Appeals court says 'The Tea Party' can't make ballot

By Kathy Barks Hoffman

AP Political Writer

LANSING, Mich. (AP) -- The Michigan Court of Appeals said Monday that a group calling itself "The Tea Party" doesn't qualify for the Nov. 2 ballot because it didn't correctly show its name on petitions.

Republicans and tea party activists say "The Tea Party," which has nominated nearly two dozen candidates, is a fake party controlled by Democrats aimed at drawing away votes from Republican candidates. "The Tea Party" is being investigated following allegations that some of its potential candidates may have been nominated through fraud.

In its decision released Monday, the three-member court said the word "the" was not in 24-point bold face type on the petitions as required by law. Michael Hodge, the lawyer representing "The Tea Party," could not immediately be reached Monday evening to say whether he would appeal to the Michigan Supreme Court.

He has argued that the petitions submitted substantially met the requirements of state law.

John Pirich, an attorney for tea party activists and Republican candidates, has argued against letting the group be on the ballot. He said Monday he's waiting to see if "The Tea Party" appeals Monday's decision before deciding what to do. The Court of Appeals also denied his motion asking the court to direct the secretary of state to deny the certification of nominations because it already had decided the issue based on Hodge's case.

Most tea party activists say they aren't interested in running separate tea party candidates because that will just split the Republican vote. They say they don't know the people behind "The Tea Party" and distrust their intentions.

The Michigan Republican Party welcomed Monday's ruling.

"The Court of Appeals acted in the best interest of Michigan residents today with their action," GOP Chairman Ron Weiser said in a statement. He added that "The Tea Party" actions were intended "to deceive well-intentioned grass-roots activists."

The Board of State Canvassers voted 2-2 a week ago on a motion that would have allowed "The Tea Party" to be on the ballot, with Democrats supporting the move and Republicans opposing it. The tie vote meant the group's efforts were unsuccessful, and Hodge went next to the Court of Appeals.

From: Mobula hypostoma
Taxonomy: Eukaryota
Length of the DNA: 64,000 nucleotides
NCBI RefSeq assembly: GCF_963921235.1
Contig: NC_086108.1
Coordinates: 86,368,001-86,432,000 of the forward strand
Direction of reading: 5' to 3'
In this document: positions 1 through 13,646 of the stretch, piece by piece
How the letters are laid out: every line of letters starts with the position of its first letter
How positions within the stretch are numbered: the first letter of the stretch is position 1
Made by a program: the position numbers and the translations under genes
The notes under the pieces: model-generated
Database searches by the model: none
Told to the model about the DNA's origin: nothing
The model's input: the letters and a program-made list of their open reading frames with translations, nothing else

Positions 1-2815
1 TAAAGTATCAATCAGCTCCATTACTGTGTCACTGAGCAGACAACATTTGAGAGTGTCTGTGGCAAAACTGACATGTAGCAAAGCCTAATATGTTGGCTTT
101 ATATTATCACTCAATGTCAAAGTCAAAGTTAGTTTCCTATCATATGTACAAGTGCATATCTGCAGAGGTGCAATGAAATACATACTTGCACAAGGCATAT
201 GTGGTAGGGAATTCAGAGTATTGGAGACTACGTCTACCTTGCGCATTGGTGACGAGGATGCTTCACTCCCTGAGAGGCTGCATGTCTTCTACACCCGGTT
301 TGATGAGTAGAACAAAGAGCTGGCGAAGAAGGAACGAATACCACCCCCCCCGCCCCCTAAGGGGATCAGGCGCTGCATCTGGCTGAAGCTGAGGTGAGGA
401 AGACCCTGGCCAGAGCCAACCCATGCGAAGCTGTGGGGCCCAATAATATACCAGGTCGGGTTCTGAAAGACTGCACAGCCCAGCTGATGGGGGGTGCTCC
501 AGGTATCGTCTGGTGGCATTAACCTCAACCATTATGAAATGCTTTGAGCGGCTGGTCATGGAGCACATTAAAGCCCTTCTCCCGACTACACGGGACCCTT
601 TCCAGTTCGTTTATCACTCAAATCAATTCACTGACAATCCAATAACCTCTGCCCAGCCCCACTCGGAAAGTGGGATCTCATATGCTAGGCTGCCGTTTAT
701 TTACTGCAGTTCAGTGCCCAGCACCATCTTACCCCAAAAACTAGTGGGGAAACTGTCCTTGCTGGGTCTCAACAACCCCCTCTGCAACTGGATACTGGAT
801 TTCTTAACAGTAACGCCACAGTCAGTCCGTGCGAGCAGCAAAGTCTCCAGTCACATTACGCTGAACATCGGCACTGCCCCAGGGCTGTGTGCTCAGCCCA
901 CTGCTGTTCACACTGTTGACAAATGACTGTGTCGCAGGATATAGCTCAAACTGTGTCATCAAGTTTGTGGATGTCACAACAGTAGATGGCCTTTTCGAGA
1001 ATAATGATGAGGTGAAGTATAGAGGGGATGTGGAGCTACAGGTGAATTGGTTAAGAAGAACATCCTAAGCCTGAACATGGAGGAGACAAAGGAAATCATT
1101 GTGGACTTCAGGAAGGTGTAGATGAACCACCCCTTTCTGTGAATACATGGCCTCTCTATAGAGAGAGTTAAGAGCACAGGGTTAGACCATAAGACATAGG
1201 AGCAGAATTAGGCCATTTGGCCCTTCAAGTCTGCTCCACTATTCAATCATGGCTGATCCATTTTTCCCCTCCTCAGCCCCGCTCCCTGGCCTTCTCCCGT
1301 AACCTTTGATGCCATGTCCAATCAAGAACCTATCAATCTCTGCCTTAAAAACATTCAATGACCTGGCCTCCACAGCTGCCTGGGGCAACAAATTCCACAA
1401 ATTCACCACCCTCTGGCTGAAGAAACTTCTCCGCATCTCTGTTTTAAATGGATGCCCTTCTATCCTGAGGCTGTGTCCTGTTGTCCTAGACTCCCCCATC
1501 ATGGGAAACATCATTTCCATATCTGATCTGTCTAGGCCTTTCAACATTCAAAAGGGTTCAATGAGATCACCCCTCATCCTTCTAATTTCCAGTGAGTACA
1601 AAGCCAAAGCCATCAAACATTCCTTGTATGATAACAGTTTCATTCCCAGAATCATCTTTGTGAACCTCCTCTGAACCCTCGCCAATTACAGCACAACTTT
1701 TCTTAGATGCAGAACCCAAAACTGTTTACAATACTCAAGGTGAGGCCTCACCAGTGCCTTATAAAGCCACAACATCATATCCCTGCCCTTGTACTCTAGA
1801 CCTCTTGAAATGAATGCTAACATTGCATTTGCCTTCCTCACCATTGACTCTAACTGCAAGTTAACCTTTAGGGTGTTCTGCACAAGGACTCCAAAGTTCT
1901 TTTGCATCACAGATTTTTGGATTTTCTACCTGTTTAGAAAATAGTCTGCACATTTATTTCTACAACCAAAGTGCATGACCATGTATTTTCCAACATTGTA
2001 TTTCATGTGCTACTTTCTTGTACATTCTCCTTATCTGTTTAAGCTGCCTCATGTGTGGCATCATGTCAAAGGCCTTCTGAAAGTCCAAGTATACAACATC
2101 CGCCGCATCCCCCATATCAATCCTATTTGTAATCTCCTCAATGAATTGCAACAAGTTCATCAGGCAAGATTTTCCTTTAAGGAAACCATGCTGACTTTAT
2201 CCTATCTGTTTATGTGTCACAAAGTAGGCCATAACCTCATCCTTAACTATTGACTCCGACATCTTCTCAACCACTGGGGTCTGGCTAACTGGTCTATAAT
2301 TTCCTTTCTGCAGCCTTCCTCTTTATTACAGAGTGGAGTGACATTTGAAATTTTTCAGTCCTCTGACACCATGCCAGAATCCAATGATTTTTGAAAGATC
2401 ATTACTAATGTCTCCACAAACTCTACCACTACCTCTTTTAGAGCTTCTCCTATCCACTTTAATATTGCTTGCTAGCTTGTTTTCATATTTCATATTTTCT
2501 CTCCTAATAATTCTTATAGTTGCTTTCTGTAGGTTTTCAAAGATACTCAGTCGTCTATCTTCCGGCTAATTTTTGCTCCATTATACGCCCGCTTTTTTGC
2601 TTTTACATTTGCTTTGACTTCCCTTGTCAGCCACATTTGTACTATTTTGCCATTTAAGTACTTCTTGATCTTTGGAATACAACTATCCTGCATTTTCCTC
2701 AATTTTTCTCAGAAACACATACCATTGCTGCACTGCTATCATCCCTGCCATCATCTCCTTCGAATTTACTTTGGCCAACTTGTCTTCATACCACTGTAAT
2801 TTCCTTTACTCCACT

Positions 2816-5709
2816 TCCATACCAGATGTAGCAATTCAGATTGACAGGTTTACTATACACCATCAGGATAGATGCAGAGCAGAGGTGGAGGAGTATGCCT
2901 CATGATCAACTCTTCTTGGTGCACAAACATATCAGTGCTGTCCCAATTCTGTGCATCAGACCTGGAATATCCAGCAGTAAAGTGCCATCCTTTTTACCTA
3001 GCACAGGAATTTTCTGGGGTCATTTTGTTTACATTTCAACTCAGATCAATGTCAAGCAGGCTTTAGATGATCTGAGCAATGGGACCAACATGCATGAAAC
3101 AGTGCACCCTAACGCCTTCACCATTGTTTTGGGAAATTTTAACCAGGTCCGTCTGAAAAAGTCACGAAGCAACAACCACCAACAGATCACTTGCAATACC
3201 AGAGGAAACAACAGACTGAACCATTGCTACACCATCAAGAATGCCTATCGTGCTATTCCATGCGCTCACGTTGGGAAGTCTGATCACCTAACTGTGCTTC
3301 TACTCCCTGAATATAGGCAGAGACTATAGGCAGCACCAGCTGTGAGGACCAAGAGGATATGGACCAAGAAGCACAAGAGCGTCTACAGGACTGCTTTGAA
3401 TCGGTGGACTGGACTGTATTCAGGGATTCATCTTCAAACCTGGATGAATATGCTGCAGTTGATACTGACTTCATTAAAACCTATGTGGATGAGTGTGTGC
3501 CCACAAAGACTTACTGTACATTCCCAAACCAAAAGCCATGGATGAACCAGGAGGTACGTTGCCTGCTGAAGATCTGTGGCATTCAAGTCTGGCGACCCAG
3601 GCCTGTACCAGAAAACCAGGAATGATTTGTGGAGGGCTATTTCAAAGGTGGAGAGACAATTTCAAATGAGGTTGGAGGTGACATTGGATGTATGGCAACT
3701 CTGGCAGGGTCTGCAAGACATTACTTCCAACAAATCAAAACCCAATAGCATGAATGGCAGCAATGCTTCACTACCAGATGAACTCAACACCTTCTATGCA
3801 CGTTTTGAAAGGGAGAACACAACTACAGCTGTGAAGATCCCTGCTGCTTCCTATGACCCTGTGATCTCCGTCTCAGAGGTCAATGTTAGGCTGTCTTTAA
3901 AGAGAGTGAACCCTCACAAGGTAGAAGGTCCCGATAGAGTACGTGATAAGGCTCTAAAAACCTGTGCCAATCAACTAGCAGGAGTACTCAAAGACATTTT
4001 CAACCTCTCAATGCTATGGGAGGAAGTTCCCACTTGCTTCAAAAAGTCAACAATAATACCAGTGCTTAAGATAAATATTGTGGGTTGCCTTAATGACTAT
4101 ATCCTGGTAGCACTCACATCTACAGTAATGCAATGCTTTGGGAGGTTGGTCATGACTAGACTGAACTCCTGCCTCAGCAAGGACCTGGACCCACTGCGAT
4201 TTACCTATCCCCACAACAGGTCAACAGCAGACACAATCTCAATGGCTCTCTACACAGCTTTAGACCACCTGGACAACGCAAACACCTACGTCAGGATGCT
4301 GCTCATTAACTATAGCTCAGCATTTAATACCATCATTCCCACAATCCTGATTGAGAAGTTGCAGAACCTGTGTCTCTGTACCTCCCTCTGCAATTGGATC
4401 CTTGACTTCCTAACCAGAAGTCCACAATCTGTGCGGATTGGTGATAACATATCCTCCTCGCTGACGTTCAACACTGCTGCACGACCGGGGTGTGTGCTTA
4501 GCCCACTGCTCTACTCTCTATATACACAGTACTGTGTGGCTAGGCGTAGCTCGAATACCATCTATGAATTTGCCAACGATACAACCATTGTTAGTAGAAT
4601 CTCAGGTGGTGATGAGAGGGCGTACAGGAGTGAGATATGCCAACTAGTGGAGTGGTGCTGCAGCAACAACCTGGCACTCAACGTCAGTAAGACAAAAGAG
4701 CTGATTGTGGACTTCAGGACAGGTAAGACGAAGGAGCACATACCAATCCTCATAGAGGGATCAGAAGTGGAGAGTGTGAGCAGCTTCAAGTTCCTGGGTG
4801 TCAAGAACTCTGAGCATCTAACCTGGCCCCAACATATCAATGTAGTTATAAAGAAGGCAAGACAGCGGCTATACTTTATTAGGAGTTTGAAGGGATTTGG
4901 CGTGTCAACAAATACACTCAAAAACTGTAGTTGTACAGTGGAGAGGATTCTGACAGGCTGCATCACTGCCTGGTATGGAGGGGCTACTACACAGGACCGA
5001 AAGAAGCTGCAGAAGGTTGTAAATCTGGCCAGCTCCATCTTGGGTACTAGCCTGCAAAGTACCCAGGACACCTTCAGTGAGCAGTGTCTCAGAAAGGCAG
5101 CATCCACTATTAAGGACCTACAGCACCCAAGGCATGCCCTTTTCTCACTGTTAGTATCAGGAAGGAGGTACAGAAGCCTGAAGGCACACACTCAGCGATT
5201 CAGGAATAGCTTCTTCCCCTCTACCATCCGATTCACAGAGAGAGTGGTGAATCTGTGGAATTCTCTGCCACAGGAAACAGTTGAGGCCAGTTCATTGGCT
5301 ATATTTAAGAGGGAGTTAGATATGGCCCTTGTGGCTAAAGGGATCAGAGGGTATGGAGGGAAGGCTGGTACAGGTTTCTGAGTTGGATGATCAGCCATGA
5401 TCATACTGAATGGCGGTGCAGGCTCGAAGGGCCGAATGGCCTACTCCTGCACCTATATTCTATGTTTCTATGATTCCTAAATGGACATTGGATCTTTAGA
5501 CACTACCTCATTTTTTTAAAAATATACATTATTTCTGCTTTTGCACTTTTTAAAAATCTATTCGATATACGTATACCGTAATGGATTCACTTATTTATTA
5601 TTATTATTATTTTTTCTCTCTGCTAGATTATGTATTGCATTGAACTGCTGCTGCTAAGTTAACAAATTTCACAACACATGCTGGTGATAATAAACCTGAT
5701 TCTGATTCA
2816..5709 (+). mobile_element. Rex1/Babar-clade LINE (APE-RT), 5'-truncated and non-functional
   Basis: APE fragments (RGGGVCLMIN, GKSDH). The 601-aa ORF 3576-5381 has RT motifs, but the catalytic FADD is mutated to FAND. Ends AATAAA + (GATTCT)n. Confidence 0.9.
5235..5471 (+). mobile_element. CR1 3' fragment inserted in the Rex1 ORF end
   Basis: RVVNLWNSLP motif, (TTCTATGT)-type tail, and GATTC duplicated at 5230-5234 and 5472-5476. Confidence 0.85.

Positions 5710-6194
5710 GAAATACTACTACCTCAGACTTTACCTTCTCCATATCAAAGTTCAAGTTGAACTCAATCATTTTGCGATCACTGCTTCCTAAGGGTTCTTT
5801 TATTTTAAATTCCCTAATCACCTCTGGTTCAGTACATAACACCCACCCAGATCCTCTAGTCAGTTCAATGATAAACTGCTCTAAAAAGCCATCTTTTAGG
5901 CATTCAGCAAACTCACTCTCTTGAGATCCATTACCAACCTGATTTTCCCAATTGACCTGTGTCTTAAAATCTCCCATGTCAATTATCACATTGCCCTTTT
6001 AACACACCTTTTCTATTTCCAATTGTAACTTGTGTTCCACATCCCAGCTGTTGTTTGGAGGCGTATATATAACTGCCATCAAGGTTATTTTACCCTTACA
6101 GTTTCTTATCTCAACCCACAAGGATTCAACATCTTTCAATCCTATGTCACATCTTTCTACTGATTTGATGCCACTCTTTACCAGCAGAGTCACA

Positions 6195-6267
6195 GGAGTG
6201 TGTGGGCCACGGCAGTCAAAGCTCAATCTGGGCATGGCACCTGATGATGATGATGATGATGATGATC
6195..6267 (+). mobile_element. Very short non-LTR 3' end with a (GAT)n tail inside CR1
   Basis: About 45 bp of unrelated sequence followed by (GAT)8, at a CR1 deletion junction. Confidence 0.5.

State election officials estimated that "The Tea Party" submitted about 45,000 valid voter signatures, more than enough to be eligible for the ballot. But opponents asked the election board to disqualify the party because of what they said were irregularities on the petitions the group circulated to make the ballot.

"The Tea Party" is seeking to run candidates for attorney general, secretary of state, two of Michigan's 15 congressional districts, six of 38 seats in the state Senate and eight of 110 seats in the state House. The group also wants to run candidates for the University of Michigan Board of Regents, the State Board of Education and the Oakland County Board of Commissioners.

Oakland County Clerk Ruth Johnson, now the Republican secretary of state nominee, told the state election board that she suspects fraud in the nomination that "The Tea Party" submitted for the county commission. Johnson said the candidate told her office he was nominated without his knowledge.

The Oakland County Democratic Party executive board said in a statement after Johnson voiced her suspicions that it requested and accepted the resignation of one its staffers, Jason Bauer, whose name has been linked to "The Tea Party" effort. Bauer's name is listed as the notary on the affidavits of some of "The Tea Party" candidates, including the potential Oakland County commission candidate Johnson mentioned.

Judges in the case were Michael Kelly, Patrick Meter and Donald Owens.

Published: Wed, Sep 1, 2010


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